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Evaluating Contact Centers Over the Phone

Contact Centers

Evaluating service is not always done in person. In some cases, such as contact centers, it can be done over the phone, without ever having to leave the house or office.

A few years ago, the CEO of an Australian telecom company made news because he had been calling his own company’s contact centers to find out whether they were providing the kind of customer service he expected — and had established policies to ensure.

As anyone might guess in a situation like this, what he found was not always positive. The results of his “research” were probably hard to hear at times, but the CEO’s experiences showed him the issues he needed to confront in order to make changes and ultimately help turn his business’ customer service around.

His evaluation efforts of the contact centers brought to light some crucial questions. For instance: Why do customer service problems crop up in the first place? Is it apathy on the part of contact center employees, or are they not being equipped with the tools they need to do their jobs properly? Is there an incentive structure set up to reward employees for doing well?

All business owners have a responsibility to ensure that their contact centers’ customer service policies are being implemented as effectively as possible, whether they are running a major corporation or a small business — or anywhere in between. There is a place for mystery shopping within every contact center’s customer service strategy.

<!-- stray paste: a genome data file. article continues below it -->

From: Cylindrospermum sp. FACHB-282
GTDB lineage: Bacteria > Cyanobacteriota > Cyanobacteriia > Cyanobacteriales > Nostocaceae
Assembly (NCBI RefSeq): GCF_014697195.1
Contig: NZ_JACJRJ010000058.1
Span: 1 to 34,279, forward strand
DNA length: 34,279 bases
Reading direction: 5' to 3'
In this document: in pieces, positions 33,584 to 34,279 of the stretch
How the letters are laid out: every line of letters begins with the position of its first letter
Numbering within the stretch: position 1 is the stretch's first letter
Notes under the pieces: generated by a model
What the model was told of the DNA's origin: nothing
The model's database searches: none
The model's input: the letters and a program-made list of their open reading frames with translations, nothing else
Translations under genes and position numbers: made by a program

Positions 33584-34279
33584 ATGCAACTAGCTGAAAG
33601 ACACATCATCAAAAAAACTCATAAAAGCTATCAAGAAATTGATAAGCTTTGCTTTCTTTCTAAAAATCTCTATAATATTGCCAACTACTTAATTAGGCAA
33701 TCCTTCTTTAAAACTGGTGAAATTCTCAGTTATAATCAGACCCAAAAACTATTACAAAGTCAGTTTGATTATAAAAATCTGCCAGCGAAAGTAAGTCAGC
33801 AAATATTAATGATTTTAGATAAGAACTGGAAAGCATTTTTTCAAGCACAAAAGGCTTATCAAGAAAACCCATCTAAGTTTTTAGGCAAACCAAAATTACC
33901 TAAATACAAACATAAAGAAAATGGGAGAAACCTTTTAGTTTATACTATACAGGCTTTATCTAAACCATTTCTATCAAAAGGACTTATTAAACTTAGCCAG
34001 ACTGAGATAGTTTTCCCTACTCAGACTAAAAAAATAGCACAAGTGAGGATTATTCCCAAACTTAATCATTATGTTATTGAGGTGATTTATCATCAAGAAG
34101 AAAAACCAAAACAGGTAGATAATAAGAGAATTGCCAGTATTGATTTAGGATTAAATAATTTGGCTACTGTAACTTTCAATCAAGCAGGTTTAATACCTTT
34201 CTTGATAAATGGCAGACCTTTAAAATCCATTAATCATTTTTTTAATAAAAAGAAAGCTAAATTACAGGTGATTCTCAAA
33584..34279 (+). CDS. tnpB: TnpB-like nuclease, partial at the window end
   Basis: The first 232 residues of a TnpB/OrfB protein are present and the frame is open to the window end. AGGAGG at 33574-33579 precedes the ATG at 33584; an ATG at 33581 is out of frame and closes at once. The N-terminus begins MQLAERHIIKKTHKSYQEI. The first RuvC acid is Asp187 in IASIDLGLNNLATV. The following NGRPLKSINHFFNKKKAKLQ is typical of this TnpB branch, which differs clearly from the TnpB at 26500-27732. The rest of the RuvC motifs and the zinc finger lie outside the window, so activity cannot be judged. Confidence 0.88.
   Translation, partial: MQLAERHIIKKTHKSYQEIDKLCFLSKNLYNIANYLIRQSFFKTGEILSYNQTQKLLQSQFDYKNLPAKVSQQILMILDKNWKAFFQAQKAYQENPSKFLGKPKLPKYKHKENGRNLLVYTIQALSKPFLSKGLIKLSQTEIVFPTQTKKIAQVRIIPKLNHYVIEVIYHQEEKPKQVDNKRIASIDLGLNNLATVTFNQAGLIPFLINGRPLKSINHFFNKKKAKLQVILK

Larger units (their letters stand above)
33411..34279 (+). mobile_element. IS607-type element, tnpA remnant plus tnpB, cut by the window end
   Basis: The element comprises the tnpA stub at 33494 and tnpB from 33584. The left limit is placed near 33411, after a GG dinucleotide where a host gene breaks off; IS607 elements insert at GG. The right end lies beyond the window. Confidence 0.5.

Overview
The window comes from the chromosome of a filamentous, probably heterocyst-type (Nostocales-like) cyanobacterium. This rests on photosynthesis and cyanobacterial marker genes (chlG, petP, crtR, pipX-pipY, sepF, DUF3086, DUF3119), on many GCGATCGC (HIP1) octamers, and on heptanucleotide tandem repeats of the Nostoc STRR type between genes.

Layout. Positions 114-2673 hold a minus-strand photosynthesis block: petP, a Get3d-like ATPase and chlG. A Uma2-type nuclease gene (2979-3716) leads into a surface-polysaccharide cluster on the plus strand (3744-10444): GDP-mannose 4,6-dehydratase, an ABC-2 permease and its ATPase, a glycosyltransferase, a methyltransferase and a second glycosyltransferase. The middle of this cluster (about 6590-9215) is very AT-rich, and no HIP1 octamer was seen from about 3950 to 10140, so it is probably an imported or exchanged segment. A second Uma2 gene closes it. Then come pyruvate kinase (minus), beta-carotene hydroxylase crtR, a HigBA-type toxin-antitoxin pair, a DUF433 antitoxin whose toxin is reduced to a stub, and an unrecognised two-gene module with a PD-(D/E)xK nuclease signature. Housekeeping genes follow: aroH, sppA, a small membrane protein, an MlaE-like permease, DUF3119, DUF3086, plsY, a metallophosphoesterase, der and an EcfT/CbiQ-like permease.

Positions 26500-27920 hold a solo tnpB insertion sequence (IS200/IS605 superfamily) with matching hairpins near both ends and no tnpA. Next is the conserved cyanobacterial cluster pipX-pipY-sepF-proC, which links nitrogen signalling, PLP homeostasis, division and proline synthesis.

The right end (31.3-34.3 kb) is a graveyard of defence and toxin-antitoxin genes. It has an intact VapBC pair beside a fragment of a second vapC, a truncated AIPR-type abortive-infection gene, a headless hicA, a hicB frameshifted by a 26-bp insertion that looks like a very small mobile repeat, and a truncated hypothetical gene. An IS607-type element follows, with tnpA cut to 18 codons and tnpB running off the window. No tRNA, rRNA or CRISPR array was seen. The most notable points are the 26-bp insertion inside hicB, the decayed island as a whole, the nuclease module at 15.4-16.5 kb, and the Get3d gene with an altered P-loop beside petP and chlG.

When a business hires a market research and brand auditing company, the two organizations will work together to create a customized program that investigates all the elements important to the customer service success of the business’ contact center. The company should be able to tailor the plan to target specific problem areas or specific training issues a business client might need to focus on. Once the two organizations have agreed upon the list of criteria shoppers will look for, the mystery shopping company will select shoppers with appropriate expertise. Research staff will phone the contact centers, posing as actual customers, and track every detail of their experience.

Here are some things mystery shopping professionals might look for when they shop a contact center:

  • Friendliness and helpfulness of staff.
  • Amount of time spent on hold.
  • Quality of hold music.
  • Number of transfers.
  • Whether they have to explain their problem over and over when they are transferred.

Customers’ chief complaints with calling contact centers are fairly universal. Issues like long hold times, endless transfers, lines gone dead, overly scripted and unempowered employees, and more run rampant throughout contact center culture. Any business that thinks it is exempt should probably reconsider. One simple way to find out for sure whether these things are happening: hiring mystery shopping company to act as the company’s ears on the front lines.

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